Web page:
Hurricane Watch & Hurricane Warning:
What’s The Difference?
Hurricanes are strong storms that cause life and property threatening hazards such as flooding, storm surge, high winds and tornadoes. Preparation is the best protection against the dangers of a hurricane. As forecasters track a hurricane the terms “hurricane watch” and “hurricane warning” will be used often. It is important to know the difference:
- Hurricane Watch – Hurricane conditions are a threat within 48 hours. Review your hurricane plans, keep informed and be ready to act if a warning is issued.
- Hurricane Warning – Hurricane conditions are expected within 36 hours. Complete your preparations and leave the area if directed to do so by authorities.
What Should I Do?
- Listen to local forecasts on television and radio as well as National Weather Service (NWS) announcements.
- Check your disaster supplies and replace or restock as needed.
- Bring in anything that can be picked up by wind (furniture, toys, etc.)
- Close windows, doors and shutters.
- Turn refrigerator and freezer to the coldest settings and keep them closed as much as possible so that food will last longer if power goes out.
- Turn off propane tanks and unplug small appliances.
- Fill your car’s gas tank.
- Create an evacuation plan with your family. Plan routes to local shelters and make plans for pet care.
- Evacuate if advised by authorities. Be careful to avoid flooded roads and bridges.
- Because standard homeowners insurance does not cover flooding, it is important to have protection from floods associated with heavy rains, tropical storms and hurricanes. For more information visit the National Flood Insurance Program website at https://www.fema.gov/national-flood-insurance-program
What Supplies Do I Need?
- Water – at least a three-day supply, one gallon per person, per day.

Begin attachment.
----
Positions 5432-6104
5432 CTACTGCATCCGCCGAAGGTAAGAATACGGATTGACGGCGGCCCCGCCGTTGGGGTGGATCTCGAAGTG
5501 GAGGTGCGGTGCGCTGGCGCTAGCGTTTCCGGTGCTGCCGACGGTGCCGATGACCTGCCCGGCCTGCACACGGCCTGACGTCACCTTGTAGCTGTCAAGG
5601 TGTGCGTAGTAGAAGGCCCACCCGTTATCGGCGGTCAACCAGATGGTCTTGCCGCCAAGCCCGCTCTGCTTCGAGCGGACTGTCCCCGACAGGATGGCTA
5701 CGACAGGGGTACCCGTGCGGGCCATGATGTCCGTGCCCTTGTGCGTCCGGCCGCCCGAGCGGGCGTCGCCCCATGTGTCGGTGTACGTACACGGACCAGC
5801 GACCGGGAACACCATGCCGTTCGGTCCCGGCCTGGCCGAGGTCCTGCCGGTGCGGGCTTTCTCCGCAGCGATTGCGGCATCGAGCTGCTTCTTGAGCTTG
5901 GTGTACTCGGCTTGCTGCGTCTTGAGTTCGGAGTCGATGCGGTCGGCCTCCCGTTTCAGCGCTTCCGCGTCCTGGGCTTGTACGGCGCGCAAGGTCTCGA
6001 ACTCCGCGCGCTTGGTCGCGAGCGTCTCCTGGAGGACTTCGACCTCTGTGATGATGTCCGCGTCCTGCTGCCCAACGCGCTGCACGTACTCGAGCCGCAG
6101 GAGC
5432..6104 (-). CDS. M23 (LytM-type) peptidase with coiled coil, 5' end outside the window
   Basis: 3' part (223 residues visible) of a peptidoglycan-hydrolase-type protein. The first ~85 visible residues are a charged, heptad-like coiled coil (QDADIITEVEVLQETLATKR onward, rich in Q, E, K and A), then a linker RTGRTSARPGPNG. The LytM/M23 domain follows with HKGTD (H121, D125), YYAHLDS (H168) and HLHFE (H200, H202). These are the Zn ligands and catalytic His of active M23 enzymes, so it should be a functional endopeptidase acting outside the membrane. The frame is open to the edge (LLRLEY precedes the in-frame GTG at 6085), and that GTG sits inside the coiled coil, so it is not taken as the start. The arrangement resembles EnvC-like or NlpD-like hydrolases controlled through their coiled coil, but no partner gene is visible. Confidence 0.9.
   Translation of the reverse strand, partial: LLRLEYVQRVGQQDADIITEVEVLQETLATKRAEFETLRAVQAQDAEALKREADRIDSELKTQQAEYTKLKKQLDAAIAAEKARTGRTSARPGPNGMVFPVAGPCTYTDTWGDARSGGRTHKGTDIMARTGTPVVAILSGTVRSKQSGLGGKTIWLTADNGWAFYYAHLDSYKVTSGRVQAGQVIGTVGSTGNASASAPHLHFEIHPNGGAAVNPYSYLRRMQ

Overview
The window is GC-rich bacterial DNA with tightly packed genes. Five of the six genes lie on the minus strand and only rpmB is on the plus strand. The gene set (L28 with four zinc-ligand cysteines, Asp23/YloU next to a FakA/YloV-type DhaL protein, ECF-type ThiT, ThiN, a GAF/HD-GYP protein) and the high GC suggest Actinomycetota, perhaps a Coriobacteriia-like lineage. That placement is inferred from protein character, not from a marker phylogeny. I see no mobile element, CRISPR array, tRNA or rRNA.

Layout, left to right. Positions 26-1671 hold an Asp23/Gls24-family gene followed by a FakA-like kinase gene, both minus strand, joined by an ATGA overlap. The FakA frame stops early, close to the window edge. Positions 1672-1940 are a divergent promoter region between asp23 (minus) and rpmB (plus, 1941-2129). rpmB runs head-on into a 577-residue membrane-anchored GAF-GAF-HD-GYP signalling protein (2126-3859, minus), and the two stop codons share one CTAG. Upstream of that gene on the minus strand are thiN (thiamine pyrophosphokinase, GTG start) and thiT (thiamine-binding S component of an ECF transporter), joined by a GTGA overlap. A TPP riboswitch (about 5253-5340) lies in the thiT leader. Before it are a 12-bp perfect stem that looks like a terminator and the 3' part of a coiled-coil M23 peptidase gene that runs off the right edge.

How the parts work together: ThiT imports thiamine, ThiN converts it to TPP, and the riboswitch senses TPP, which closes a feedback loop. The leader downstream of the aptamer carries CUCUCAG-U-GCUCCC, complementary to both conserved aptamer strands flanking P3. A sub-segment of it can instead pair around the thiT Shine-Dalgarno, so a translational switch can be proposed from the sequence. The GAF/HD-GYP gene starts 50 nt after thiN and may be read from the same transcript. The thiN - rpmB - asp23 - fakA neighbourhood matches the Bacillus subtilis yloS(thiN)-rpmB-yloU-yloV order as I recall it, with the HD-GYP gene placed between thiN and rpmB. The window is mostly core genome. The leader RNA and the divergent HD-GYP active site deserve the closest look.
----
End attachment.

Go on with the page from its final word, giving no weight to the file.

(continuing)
- Food – at least a three-day supply of non-perishable, easy to prepare food.
- Battery-powered or hand-cranked radio
- Extra batteries
- First aid kit
- Medications seven-day supply) and medical items (hearing aids, glasses, syringes, etc.)
- Multi-purpose tool
- Sanitation & personal hygiene items
- Copies of personal documents (medications, proof of address, deed/lease, passports, insurance policies, etc.)
- Cell phones with chargers
- Family & emergency contact information
- Extra cash (ATMs may be down if power is lost)
- Emergency blankets
- Maps of the area
- Baby & pet supplies if needed
- Tools/supplies to secure your home
- Extra clothing (hats and shoes as well)
- Extra set of car & house keys
- Rain gear
- Insect repellent and sunscreen
- Camera for photos of damage for insurance claims
What Do I Do After A Hurricane?
- Continue to listen to weather forecasts and local news for updates.
- Stay alert for extended rainfall and flooding even after the storm has ended.
- If you evacuated only return home when officials say it is safe.
- Drive only if necessary and avoid flooded roads and bridges.
- Keep away from loose or downed wires and report them immediately.
- Stay out of any building surrounded by water.
- Inspect your home for damage. Take pictures for insurance claims.
- Use flashlights in the dark, NOT candles which can cause fires.
- Avoid drinking or preparing food with tap water until you are sure it is not contaminated.
- Check refrigerated food for spoilage. If in doubt, throw it out.
- Wear protective clothing and use caution when cleaning up to avoid injury.
- Watch pets closely and keep them under your direct control.
- Use telephones only for emergency calls
Let Your Family Know You Are Safe!
If your community experiences a hurricane or any disaster, register on the American Red Cross Safe and Well website available through RedCross.org/SafeandWell to let your family and friends know about your welfare. If you do not have Internet access, call 1-866-GET-INFO to register yourself and your family.
Click here to download a Hurricane Safety Checklist provided by the Red Cross.